A brother works in a Muslim Shoe store. However the owners frequently change the price on the items.
Example, for person A, the item may cost $50 and for person B it would be $90 even though the true price of the item (labelled on it) is $ 60.
Is it permissable to change prices like this? Is this fair trade?.
The vendor should sell the item for the price for which it is sold in the marketplace; if he sells it for a price different from that for which it is sold in the marketplace, one of two scenarios must apply:
1 – He sells it for less than its market value, such as if he wants to do a favour for one of his friends. This is permissible and there is nothing wrong with it, and the seller should not be stopped from doing that unless he intends to cause harm to other merchants, because the Prophet (peace and blessings of Allaah be upon him) said: “There should be neither harming no reciprocating harm.” Narrated by Ibn Maajah, 2340; classed as saheeh by al-Albaani in al-Irwa’, 896.
2 – He sells it for more than the market value. If he sells it for slightly more, such as selling something that is worth twenty for twenty-two, then this is permissible because it is something that usually happens and people tolerate it.
But if the price is greatly increased, and the purchaser does not know the usual price – such as if he sells something that is usually worth sixty for ninety, as mentioned in the question – then this is not permissible, and is a kind of cheating and deception. In this case the purchaser has the option, if he is told of the situation, of returning the goods.
See al-Mughni, 4/18
Shaykh Ibn ‘Uthaymeen (may Allaah have mercy on him) was asked:
What is the ruling on merchants who sell things for different prices to different people, even though it is the same product? So he sells it to one person for ten, to another for twenty, and to a third for five? Is this permissible or not?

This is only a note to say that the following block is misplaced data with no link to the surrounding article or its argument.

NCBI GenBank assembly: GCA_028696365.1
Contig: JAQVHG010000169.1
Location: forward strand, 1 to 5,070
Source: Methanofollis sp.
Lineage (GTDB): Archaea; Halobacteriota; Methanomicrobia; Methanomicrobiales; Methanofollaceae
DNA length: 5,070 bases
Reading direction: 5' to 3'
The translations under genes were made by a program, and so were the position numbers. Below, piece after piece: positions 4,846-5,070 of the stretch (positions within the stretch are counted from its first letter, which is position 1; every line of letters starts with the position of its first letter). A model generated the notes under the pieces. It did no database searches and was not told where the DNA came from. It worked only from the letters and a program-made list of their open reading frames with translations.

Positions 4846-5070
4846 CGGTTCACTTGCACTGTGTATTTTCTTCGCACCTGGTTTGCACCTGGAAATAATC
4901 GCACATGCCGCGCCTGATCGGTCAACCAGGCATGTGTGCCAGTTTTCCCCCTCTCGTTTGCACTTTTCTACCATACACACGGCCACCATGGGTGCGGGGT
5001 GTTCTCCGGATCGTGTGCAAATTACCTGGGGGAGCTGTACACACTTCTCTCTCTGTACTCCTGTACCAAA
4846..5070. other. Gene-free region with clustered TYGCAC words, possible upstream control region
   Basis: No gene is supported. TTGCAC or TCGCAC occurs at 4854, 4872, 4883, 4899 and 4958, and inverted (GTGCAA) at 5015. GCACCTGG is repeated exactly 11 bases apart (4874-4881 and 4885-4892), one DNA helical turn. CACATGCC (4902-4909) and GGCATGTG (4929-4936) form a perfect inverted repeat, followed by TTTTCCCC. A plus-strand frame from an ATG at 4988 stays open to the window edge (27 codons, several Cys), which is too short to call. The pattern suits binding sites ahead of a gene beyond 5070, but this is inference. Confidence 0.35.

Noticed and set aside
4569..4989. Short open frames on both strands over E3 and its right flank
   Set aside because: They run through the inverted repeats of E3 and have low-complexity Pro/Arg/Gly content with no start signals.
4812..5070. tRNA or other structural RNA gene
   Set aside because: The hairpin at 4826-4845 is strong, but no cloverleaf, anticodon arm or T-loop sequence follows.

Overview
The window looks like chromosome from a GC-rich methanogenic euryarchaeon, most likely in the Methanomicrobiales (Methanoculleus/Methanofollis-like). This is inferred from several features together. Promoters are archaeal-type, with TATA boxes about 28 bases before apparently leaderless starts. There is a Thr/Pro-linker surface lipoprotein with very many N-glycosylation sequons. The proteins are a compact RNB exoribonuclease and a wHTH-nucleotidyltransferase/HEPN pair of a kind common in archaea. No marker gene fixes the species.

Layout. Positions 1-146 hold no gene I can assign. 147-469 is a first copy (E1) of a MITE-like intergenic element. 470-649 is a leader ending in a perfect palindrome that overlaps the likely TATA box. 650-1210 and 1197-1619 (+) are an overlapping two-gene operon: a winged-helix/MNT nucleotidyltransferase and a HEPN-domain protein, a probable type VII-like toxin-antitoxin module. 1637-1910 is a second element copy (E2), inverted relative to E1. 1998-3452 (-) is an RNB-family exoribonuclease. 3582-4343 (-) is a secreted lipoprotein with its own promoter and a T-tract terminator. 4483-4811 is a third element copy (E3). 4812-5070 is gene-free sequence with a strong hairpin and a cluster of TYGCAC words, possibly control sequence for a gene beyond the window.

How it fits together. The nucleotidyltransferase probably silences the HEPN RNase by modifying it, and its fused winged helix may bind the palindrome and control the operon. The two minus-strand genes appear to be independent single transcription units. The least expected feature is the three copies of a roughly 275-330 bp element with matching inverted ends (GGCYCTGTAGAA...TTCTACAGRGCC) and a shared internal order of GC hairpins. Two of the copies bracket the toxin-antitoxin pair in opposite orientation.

If this variation is caused by fluctuations in the market, or the price of this product goes up one day and down the next, then there is nothing wrong with selling it at the market price, and there is nothing haraam in that. But if this variation occurs because of the purchaser’s skill in bargaining – so if he sees that he is not clever in bargaining he will increase the price, and if he sees that he is clever in bargaining then he will give him a lower price – then this is not permissible, because it is a kind of deception and insincerity. It was proven in the hadeeth of Tameem al-Daari that the Prophet (peace and blessings of Allaah be upon him) said: “Religion is sincerity.” It was said: “To whom, O Messenger of Allaah?” He said: “To Allaah, to His Book, to His Messenger, to the leaders of the Muslims and to their common folk.” Narrated by Muslim, 55.
Just as he would not like anyone else to do that to him, how can he agree to do that to his Muslim brothers? One should sell according to the normal prices in the place where he is doing business, and not give one price to one person and one price to another, because of the gullibility of the buyer.
But if he does a favour to some of his friends by lowering the price, there is nothing wrong with that and no sin on him, or if he sells the goods at the market price, then another man comes along who is skilled in bargaining and he lowers the price for him, there is nothing wrong with that, because that does not go beyond the normal price.
Fataawa li’l-Tujjaar wa Rijaal al-A’maal, p. 42
And Allaah knows best.